Things were occuring in waves. I next came across an interesting mainstream health article(for the life of me I cannot find now; was either through Yahoo or MSN surprisingly). The title of which was something along the lines of "Eat MORE to lose weight?" If somebody can find it; please link!
In this study, the researchers fed two groups of rats or monkeys(can't remember which) EQUAL amounts of calories. One group was allowed unlimited access to the food - allowing them to essentially eat constantly throughout the day. The second group was only allowed access to the food at specific time intervals; up to 12 hours between in some cases. I fould the results interesting. Not because of the group that had unlimited access to the food gained weight, but more interestingly because that same group also developed some negative bio-markers in the liver as well! Remember, total caloric intake was equal between the two groups.
All the while during this time, I could see more and more signs of a healed metabolism. The checks and balances that are so lacking in those weight weight problems and other issues I was begining to see work their magic. All the sudden I didn't feel the need to be ingesting 3000kcals or more to be full that day. I could eat 2300 kcals and be totally satisfied; stuffed even. If I did have a day with a large caloric load, the next day my body seemed to correct itself by just asking for that much less. It was working like it is supposed to! The constant feeling of hunger was long gone.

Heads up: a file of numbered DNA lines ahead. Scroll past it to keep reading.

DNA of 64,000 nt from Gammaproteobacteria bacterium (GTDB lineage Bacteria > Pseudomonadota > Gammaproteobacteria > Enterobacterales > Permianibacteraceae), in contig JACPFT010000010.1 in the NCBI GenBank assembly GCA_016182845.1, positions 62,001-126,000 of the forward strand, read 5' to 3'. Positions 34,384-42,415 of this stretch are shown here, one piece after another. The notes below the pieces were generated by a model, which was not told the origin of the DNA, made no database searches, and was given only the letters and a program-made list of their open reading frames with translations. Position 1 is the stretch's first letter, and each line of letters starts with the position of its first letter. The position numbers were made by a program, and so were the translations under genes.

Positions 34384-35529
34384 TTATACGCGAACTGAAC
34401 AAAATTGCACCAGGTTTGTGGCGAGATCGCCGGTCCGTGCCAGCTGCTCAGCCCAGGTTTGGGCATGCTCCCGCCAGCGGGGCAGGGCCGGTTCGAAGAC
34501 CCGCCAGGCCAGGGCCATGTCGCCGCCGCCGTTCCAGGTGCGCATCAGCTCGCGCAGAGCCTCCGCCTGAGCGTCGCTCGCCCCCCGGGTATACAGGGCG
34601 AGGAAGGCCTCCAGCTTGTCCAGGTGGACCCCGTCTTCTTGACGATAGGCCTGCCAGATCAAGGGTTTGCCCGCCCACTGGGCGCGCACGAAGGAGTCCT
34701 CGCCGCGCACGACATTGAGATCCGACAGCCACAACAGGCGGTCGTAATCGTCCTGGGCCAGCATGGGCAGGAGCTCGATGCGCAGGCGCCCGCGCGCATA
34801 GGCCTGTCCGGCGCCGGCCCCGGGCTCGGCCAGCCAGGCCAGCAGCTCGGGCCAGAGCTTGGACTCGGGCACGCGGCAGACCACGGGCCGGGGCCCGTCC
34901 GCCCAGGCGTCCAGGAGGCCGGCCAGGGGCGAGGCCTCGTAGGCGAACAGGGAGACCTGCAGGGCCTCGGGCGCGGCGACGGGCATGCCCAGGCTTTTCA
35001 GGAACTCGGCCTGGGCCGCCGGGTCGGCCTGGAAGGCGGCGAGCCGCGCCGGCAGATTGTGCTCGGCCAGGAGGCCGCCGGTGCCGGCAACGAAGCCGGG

The waves kept rolling in. Just this week I came across a new blog with some nice content - The Lean Saloon. The entry that struck a chord with me was - "In Response to A Fat-Loss Client" from Febuary 24th. The following passage captures my current feelings...
"As such, I have found long-term success in eating fewer times per day. I also make sure most of the food is nutrient-rich — mostly vegetables, fruits, and meats. This may help to preserve optimal health while in a calorie deficit. Beyond this I still enjoy some sinful food — or what’s the point?!

Our culture is conditioned to eat 4 to 6 meals a day, believing this stabilizes blood sugar, maintains muscle, speeds up metabolism, etc. But no scientific evidence can demonstrate these factors to be different in fewer meals a day.

From a metabolic standpoint, there are no advantages to spreading 1, 2, or 3 meals over more smaller meals throughout the day.

People who eat 5 or 6 meals per day are still overweight. Bodybuilders who eat 5 or 6 meals are still fat in the off-season, and are lean only when they “diet down” for a competition, typically by eating fewer calories. "
And then today... "Snacks mean U.S. kids move toward constand eating." lays possibly even more blame at the feet of more frequent feedings:

"This raises the question of whether the physiological basis for eating is becoming deregulated, as our children are moving toward constant eating."
While my recent experiences may be nothing more than random happenings, closing in on a month of fairly consistent improvement leaves me optimisitic there is more to explore and learn from the specific issues I have addressed today.


  1. Great blog and post, and thank you for the blog link to The Lean Saloon.

    I truly believe that insulin dysregulation is one of the great contributors to the chronic diseases we see today.

    And your blog name's play on word is one of the best I've ever seen!



  2. Thanks. Humble beginnings here for certain, but the kind words are appreciated.

    I'll be following along. Thanks for stopping by!